“So it’s going to be difficult but at the end at home I’m trying to train this also, every week or so to try and put myself in the zone, even though it’s not to get in the car but most probably to cook pasta just after that!

“But yeah just to train myself to be in the zone and I think it’s important every time I go training I try to be as focused as possible as I would go in the car, to keep me trained on that.”

Charles Leclerc

There are certain parallels to the physical challenge in what he describes here.

You are trying to simulate real challenges in a bubble of unreality. No matter how well one can locate that space in the head where everything extraneous falls away and only the task matters – just like that beautiful peaceful place where you’re inside your helmet, strapped into the car – it doesn’t carry the same heft if the task is cooking pasta rather than racing a car! Or even if it’s winning a race on a computer screen.

“For sure the esports racing helps,” says Leclerc. “The behaviour of the car is never going to be the same as the real ones; the car always feels a little bit different but at the end it helps me to get my reflexes right and to train my reflexes every day and also driving a car, which might be different than the real one, but this is the closest I can get to it for now.”

“There are many parameters involved in the make-up of the driver, that will determine his performance besides his talent,” avows Ceccarelli, “and maybe we will see this more clearly in how some are more affected than others by this disruption.

“Mental flexibility is very important. The sort of person who must have the same routine, who obsesses about things, will not handle problems well, will burn out.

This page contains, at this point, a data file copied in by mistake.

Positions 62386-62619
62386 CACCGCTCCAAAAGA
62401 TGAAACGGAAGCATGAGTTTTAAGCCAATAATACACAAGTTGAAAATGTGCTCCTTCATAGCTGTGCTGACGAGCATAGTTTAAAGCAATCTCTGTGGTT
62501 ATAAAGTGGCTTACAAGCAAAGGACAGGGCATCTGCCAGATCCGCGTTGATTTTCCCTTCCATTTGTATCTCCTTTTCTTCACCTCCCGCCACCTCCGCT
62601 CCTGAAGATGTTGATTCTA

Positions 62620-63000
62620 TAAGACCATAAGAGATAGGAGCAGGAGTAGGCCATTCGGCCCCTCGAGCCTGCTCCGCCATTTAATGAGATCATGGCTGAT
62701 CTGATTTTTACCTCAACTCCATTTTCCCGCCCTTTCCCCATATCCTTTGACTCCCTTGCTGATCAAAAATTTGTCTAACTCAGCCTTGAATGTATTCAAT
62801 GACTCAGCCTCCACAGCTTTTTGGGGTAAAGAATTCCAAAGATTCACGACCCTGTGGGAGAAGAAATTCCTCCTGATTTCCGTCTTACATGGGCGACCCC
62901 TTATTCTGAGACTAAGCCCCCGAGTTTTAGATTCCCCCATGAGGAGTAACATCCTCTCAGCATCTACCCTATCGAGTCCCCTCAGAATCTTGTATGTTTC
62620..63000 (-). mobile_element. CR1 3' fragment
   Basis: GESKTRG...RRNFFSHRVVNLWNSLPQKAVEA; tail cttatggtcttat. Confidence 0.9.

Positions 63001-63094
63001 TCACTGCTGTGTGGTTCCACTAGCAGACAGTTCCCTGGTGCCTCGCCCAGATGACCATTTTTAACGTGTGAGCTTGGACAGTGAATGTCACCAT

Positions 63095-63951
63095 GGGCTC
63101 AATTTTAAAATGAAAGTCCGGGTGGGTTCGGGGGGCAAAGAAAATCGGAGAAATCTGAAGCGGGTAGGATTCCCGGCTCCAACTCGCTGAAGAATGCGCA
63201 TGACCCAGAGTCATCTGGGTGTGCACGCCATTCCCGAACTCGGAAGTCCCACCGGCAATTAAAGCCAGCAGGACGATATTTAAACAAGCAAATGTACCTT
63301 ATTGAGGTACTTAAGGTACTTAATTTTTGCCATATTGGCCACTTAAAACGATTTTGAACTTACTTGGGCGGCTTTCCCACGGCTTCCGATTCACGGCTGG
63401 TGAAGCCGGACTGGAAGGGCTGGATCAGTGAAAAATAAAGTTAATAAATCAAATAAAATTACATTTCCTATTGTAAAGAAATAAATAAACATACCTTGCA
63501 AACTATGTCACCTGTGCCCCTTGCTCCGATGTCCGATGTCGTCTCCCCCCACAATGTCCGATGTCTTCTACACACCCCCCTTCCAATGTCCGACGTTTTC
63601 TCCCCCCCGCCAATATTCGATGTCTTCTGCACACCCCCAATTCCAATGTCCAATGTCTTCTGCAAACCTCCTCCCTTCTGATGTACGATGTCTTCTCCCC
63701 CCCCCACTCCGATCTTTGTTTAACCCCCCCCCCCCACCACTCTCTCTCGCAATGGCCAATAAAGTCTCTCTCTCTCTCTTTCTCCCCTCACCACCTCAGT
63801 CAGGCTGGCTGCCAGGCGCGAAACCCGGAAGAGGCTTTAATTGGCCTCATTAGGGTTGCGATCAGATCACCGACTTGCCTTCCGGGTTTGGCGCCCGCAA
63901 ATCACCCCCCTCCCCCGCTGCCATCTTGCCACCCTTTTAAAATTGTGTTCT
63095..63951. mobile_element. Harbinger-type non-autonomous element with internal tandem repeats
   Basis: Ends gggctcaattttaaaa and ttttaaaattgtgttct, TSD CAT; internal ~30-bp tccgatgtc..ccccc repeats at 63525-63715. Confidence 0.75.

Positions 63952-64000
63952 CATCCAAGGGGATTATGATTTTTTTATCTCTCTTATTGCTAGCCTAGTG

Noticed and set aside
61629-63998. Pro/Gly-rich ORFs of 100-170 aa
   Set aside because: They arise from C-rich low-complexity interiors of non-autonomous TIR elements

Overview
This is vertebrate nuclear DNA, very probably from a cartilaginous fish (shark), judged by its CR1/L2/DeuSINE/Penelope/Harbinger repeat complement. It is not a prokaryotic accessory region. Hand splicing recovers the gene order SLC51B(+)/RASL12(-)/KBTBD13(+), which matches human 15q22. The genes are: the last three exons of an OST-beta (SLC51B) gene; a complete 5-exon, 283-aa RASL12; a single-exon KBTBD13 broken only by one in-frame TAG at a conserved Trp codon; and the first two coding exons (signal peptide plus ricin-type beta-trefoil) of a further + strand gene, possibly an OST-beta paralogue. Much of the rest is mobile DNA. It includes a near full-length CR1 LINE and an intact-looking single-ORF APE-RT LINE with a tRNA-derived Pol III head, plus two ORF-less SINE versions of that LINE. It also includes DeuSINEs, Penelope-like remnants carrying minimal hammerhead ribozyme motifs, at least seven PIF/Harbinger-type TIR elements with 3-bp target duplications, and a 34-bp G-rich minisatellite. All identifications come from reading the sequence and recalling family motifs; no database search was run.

“If we imagine that F1 in this closed environment could be very different, with different schedules, a different way of working with fewer people. It will require mental flexibility.

“It’s an obvious thing to say that the driver needs a competitive spirit, wants desperately to be the best and to win, or even to finish 14th when only 15th seems possible. Like Alonso [pictured below in 2015 with McLaren]. The strength of this spirit will be important.

Fernando Alonso McLaren Brazilian Grand Prix 2015 Interlagos

“Then there is brain economy. How much can the driver make everything they do in the car completely clean, pure, automatic. So he doesn’t care about the team manager who’s been difficult or the journalist who’s written something against him or the girlfriend who’s been difficult. He doesn’t care about any of these things, his brain is trained in this way. Like Raikkonen.

“After this, the great drivers need self-awareness, need to be able to see their own performance clearly and be self-analytical and honest with themselves, not make excuses, not to focus on the external, always looking for their own weak point. Because that’s an area of improvement.

“When I first got to know Michael Schumacher or Ayrton Senna and they realised I was a doctor they both had so many questions, as if they were trying to see if there was more they could know, if I could help research for weak points.

“You actually need amazing self-confidence to do this. You know you are strong but you want to be stronger. You see this in tennis with Federer and Nadal. They keep changing trainers because thy feel that each one can find a different fault for them to work on. They are self-critical and have the mental flexibility.”

Will the form of drivers become suddenly more volatile in these early races? Will there be a greater performance disparity between them? More mistakes? Less consistency? More unpredictability? The immediate aftermath of this disruption could actually be fascinatingly illuminating in how the pieces of the jigsaw of driver performances fit together.